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I have 2 entities, say Car and Engine (just example names, but the logic is the same).

@Entity
public class Car {
    @Id
    private Long id;

    @OneToOne(mappedBy = "car", cascade = Cascade.ALL)
    private Engine engine;
    ...


}

@Entity
public class Engine {
    @Id
    private Long id; // 1

    @MapsId // 2
    @OneToOne
    @JoinColumn(name = "car_id") // join column is optional here
    private Car car;
    ...
} 

So, then I do:

em.save(car); // successfully saved, data is in the database, but (see below)
TypedQuery<Engine> query = em.createQuery("select engine from Engine engine where engine.car = :car", Engine.class)
query.setParameter("car", car);

query.getResultList();

throws exception:

ERROR [main] (JDBCExceptionReporter.java:234) - No value specified for parameter 1.
 WARN [main] (TestContextManager.java:409) - Caught exception while allowing TestExecutionListener     [org.springframework.test.context.transaction.TransactionalTestExecutionListener@17e5cbd] to process 'after' execution for test: method , exception [org.springframework.orm.jpa.JpaSystemException: org.hibernate.exception.DataException: could not execute query; nested exception is javax.persistence.PersistenceException: org.hibernate.exception.DataException: could not execute query]

However, if I change Engine entity to have only @Id on the car instance itself (removing //1 and changed // 2 to @Id) it works.

According to the JPA documentation it should work the same way (at least I expected).

My environment: PostgreSQL 9, Spring framework 3.1, Hibernate 3.6.8.Final, Tomcat 7 (JPA support is added by Spring instrumentation).

Update: I've tried both mappings with EclipseLink and it worked. So the problem is somewhere with Hibernate, probably. Still have no idea how I can force it to work with Hibernate.

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What happens if you remove the JoinColumn? It seems contradictory to me to have both a JoinColumn and a MapsId. The first one says: use a dedicated column, and the second one says: use the same column as the ID. –  JB Nizet Jul 28 '12 at 6:10
    
Nothing will happen. JoinColumn in this case is optional and it is used to set \@Column for \@Id field. If it is missed, then default @JoinColumn implicitly is used, and so default column name for \@Id from the default \@JoinColumn is used. I really feel that this probably bug in the Hibernate, not sure of course, until somebody proves this. –  zshamrock Jul 29 '12 at 5:14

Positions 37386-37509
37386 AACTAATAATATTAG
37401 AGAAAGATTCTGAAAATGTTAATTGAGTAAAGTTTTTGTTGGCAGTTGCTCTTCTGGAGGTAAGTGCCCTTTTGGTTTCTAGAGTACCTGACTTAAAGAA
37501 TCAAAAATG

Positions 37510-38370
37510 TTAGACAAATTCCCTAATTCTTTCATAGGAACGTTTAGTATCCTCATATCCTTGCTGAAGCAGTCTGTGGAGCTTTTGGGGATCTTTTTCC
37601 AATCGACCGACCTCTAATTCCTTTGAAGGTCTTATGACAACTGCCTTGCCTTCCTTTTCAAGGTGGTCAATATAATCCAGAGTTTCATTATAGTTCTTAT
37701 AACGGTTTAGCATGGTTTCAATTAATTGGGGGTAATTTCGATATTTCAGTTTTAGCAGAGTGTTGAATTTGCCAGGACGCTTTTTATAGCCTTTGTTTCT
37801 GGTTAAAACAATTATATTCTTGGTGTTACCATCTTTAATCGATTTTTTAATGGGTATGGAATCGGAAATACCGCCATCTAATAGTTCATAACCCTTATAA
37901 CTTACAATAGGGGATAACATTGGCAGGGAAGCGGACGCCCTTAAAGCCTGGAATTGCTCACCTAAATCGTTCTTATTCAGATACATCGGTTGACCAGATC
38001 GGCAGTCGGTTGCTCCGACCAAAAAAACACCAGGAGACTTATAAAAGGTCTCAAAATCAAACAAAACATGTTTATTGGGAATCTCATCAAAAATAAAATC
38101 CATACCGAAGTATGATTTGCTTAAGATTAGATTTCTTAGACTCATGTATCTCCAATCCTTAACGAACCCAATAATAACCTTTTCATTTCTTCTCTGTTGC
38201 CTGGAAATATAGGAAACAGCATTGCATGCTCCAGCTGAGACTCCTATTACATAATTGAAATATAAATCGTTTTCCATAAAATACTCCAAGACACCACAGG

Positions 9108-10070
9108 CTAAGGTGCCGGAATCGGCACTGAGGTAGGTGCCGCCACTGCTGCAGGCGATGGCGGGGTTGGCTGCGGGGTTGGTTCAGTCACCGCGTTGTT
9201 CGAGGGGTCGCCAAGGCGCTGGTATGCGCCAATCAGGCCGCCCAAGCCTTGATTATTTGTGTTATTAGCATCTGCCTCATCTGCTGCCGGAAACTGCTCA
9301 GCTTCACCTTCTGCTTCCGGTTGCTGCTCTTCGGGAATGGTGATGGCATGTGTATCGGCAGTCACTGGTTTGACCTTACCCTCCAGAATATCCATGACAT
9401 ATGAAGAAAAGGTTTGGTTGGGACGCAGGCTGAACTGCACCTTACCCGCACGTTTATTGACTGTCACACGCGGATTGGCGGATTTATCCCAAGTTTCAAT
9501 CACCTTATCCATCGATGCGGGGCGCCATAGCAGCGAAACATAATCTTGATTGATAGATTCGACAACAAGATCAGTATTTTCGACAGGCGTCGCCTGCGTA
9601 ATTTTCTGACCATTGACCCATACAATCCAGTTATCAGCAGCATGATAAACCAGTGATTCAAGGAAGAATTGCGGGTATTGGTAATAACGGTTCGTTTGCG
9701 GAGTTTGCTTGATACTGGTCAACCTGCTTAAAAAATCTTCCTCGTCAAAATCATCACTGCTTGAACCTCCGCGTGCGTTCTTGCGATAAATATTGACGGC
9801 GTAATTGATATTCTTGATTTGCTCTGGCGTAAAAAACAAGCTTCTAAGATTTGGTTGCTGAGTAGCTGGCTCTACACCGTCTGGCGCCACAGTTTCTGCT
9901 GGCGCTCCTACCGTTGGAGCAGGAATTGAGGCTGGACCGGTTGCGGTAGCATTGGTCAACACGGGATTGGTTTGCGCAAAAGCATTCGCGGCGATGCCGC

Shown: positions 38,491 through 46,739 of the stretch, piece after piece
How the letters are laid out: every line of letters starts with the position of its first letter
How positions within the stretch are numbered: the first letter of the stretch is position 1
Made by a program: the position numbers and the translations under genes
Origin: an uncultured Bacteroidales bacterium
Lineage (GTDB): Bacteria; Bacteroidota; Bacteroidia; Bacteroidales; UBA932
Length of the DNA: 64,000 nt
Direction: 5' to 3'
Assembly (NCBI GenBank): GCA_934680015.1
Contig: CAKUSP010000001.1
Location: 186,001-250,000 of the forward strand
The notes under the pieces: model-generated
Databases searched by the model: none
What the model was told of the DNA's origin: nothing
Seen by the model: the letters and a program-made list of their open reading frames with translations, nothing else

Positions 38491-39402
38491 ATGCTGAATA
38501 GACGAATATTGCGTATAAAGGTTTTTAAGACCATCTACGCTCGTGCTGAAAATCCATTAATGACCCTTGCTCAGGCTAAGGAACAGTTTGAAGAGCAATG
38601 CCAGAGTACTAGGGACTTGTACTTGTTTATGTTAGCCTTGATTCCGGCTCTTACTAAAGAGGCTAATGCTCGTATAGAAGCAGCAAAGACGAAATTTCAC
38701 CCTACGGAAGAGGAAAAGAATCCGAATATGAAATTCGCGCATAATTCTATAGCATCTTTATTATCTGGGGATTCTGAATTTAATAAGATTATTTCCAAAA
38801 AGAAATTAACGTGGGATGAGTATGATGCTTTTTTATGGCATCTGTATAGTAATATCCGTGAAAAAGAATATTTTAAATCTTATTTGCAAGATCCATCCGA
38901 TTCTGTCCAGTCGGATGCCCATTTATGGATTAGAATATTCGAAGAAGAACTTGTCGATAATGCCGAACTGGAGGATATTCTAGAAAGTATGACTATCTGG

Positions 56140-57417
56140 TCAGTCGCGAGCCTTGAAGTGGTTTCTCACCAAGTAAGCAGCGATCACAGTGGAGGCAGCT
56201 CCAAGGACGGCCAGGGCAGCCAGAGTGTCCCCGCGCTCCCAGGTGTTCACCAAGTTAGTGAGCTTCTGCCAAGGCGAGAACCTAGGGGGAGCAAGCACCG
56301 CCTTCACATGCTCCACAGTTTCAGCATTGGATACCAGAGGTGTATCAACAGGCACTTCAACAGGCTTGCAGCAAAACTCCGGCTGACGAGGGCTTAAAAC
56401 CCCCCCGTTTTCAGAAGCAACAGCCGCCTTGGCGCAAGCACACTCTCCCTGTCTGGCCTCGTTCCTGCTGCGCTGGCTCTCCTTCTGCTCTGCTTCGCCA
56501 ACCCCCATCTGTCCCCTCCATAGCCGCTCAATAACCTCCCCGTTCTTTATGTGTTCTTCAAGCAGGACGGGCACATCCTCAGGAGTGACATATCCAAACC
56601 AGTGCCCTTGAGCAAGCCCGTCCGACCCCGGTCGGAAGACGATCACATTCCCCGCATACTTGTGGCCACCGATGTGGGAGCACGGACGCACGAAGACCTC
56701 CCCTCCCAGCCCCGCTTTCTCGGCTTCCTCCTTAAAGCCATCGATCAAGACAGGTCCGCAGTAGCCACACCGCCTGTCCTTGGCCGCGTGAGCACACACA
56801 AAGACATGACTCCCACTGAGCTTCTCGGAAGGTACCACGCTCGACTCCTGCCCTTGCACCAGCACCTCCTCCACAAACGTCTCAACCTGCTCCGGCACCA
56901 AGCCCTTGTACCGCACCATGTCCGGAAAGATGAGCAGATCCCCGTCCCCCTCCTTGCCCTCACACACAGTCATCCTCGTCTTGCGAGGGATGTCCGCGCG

1 Answer 1

I'm assume the Id you are working with composite keys in the Engine class based on that. @MapsId only is used when you have an @EmbeddedId, as the following example.

If the dependent entity uses an embedded id to represent its primary key, the attribute in the embedded id corresponding to the relationship attribute must be of the same type as the primary key of the parent entity and must be designated by the MapsId annotation applied to the relationship attribute.

@Embeddable
public class DependentId {
  String name;
  long empPK; // corresponds to PK type of Employee
}
@Entity
public class Dependent {
  @EmbeddedId DependentId id;
...
// id attribute mapped by join column default
  @MapsId("empPK") // maps empPK attribute of embedded id
  @ManyToOne Employee emp;
}

As per your code example.

 @Embeddable
    public class NewKey{
      private Long id;
      private Long carId; // corresponds to PK type of Employee
    }

@Entity
public class Car {
    @Id
    private Long id;

    @OneToOne(mappedBy = "car", cascade = Cascade.ALL)
    private Engine engine;
}

@Entity
public class Engine {
    @EmbeddedId NewKey id;

    @MapsId("carId") // 2
    @OneToOne
    @JoinColumn(name = "car_id") // join column is optional here
    private Car car;
    ...
} 

Assuming your tried to use the parent key of the relationship as your new key

If the dependent entity has a single primary key attribute (i.e, the relationship attribute or an attribute that corresponds to the relationship attribute) and the primary key of the parent entity is a simple primary key, the primary key of the dependent entity is a simple primary key of the same type as that of the parent entity (and neither EmbeddedId nor IdClass is specified). In this case, either (1) the relationship attribute is annotated Id, or (2) a separate Id attribute is specified and the relationship attribute is annotated MapsId (and the value element of the MapsId annotation is not specified).

In that case your configuration should work as you can see below, that was tested using hibernate 4.3

enter image description here

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